Retrospectives allow you to analyze what worked and what didn't about a project so you can do better in the future. How often, though, do people have either the resources or the wherewithall to do a retrospective on a complete disaster -- arguably where we'll learn the most?
I'm reading Outliers: The Story of Success
by Malcom Gladwell, which is yet
another of his the-world-is-not-how-you've-always-thought-it-was
books. I love these kinds of insights not just because it makes the
world fresher with possibility, but because it's possible that, by
destroying some of my assumptions, I might discover a new way of doing
This isn't how I came upon Open Spaces conferences, for example. The
structure was already there, and we (myself and Martin Fowler -- primarily,
of course, stimulated by Martin's bigger way of thinking about things)
only had to do the experiment. But this was a scary thing to try -- as
anyone who has organized an open spaces event knows, thinking that
everyone is just going to show up and put up interesting discussions
on the board, and that all will go well ... it's an act of faith.
If you take the leap, the result of Open Spaces is nothing short of
magical. It goes against everything you know, and yet it's better than
any conference you've ever experienced.
After doing something like this, you begin to wonder "what other
assumptions am I carrying around, thinking they are hard facts, that
might be disassembled to produce equally astounding (and satisfying)
results?" Which is why I find Gladwell and similar new-thinkers to be
so intriguing. The high concept of Outliers is buried in a
paragraph towards the back of the book: "The world could be so much
richer than the one we have settled for."
In chapter seven (page 184), he makes a fascinating observation
about disasters, in the context of airliner crashes:
The typical accident involves seven consecutive human errors. One of
the pilots does something wrong that by itself is not a problem. Then
one of them makes another error on top of that, which combined with
the first error still does not amount to catastrophe. But then they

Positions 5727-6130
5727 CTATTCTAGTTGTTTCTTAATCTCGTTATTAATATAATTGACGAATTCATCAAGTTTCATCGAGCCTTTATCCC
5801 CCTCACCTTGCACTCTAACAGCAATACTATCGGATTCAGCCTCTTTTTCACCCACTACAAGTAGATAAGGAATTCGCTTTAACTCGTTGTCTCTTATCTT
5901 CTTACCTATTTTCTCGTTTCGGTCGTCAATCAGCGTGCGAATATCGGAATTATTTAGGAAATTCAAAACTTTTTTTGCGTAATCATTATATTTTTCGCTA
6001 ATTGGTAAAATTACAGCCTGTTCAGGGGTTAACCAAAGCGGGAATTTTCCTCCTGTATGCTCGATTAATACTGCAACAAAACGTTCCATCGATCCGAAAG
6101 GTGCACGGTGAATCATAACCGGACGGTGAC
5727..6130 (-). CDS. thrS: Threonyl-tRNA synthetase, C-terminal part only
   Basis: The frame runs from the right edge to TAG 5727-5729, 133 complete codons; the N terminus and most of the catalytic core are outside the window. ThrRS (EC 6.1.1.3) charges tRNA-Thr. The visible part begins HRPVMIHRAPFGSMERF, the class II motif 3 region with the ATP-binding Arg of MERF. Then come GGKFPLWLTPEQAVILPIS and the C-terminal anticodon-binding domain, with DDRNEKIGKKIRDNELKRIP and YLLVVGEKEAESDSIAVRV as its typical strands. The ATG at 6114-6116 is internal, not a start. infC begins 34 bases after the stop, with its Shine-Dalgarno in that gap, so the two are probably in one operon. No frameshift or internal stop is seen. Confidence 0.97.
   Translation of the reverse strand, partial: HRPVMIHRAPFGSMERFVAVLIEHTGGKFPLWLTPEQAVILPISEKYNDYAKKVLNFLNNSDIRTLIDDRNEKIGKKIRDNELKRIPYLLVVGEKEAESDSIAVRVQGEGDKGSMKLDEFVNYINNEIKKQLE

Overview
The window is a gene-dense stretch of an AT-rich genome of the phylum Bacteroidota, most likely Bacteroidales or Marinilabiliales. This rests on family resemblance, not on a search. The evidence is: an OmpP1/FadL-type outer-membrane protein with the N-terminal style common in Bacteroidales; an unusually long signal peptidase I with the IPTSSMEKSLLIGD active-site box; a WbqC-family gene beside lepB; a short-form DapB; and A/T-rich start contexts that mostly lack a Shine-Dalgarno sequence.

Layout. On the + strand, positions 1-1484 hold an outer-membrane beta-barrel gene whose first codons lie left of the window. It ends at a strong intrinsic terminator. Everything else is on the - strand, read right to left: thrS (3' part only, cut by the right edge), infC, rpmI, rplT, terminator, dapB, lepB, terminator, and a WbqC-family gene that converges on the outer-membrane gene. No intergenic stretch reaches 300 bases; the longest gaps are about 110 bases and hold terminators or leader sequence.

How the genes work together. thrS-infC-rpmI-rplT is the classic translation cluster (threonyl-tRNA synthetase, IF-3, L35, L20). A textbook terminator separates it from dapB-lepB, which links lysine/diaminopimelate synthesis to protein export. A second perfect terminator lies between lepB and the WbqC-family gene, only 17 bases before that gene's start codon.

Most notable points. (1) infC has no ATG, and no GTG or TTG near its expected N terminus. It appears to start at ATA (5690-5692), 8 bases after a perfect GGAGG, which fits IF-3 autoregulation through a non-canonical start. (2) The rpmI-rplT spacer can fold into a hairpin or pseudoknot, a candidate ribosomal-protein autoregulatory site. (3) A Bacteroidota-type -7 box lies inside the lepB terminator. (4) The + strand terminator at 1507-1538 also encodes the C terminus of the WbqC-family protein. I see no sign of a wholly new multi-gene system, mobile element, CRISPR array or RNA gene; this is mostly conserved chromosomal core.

make a third error on top of that, and then another and another and
another and another, and it is the combination of all those errors
that leads to disaster.
These seven errors, furthermore, are rarely problems of knowledge
or flying skill. It's not that the pilot has to negotiate some
critical technical maneuver and fails. The kinds of errors that cause
plane crashes are invariably errors of teamwork and communication. One
pilot knows something important and somehow doesn't tell the other
pilot. One pilot does something wrong, and the other pilot doesn't
catch the error. A tricky situation needs to be resolved through a
complex series of steps -- and somehow the pilots fail to coordinate
and miss one of them.
Doesn't this sound like software development disasters? Indeed, one of
the maxim's of Gerald Weinberg's Secrets of Consulting
is Things are the way they are because they got
that way ... one logical step at a time. By themselves, each
individual decision seems logical and reasonable, within the small
context in which it was made. Each decision by itself doesn't cause
the disaster. It's the accumulation of errors that does it.
Not just the accumulation of errors, but the lack of review that might
notice that there's a problem. This is a different kind of faith than
the one required to try Open Spaces. This kind of faith says:
not waste time looking for problems (that's negative thinking, after
all). Let's just plow forward and hope that, this time,
everything will come out OK all by itself. Even though we have no
historical experience that this can happen, let's just hope that it
will. After all, if it does magically go that way, we'll have saved
all that time and money we would have otherwise wasted doing reviews
and pair programming and any of the other processes designed to
evaluate our work.
When I began writing, I had this same kind of ideal in mind. I would
sit down and the words would just magically flow from my fingertips,
and lay themselves onto the page in wonderful order. I believed, hard,
in the idea of inspired creativity. Moreso, I felt that anything else
was rather corrupt -- if you weren't in the the creative flow, then
there was something wrong with the result.
There are certainly periods of creative flow, and the results
are inspired. Or at least, while you're writing, it seems that
way. After it's rested for awhile and you look at it
again, you find places where it can be improved. With
experience, you discover that everything can always be improved, and
even that it's never that good until you've gone over it a few
times. As many writers are fond of saying "writing is rewriting."
Yet the myth persists of the inspired flow of words: Jack Kerouac
writing "On the Road" in 24 hours. We seem drawn to the
apparently magical overnight successes -- everyone fixates on Bill
Gates doing a quick deal to produce MSDOS and not on all the time and
effort he put in before and after that moment.
That's a fundamental point that Gladwell makes in Outliers: People
who are really good at something, who seem to have "overnight
success," in fact have put in about 10,000 hours of deep immersion in
the topic that has apparently produced this miracle. It's not
a miracle at all, but rather something that has come as a result of a
tremendous amount of focused effort.
I think the problem is that software is infused with magical
properties. Look at what we can create with it -- magical worlds
(games) that make more money than the movie industry (the previous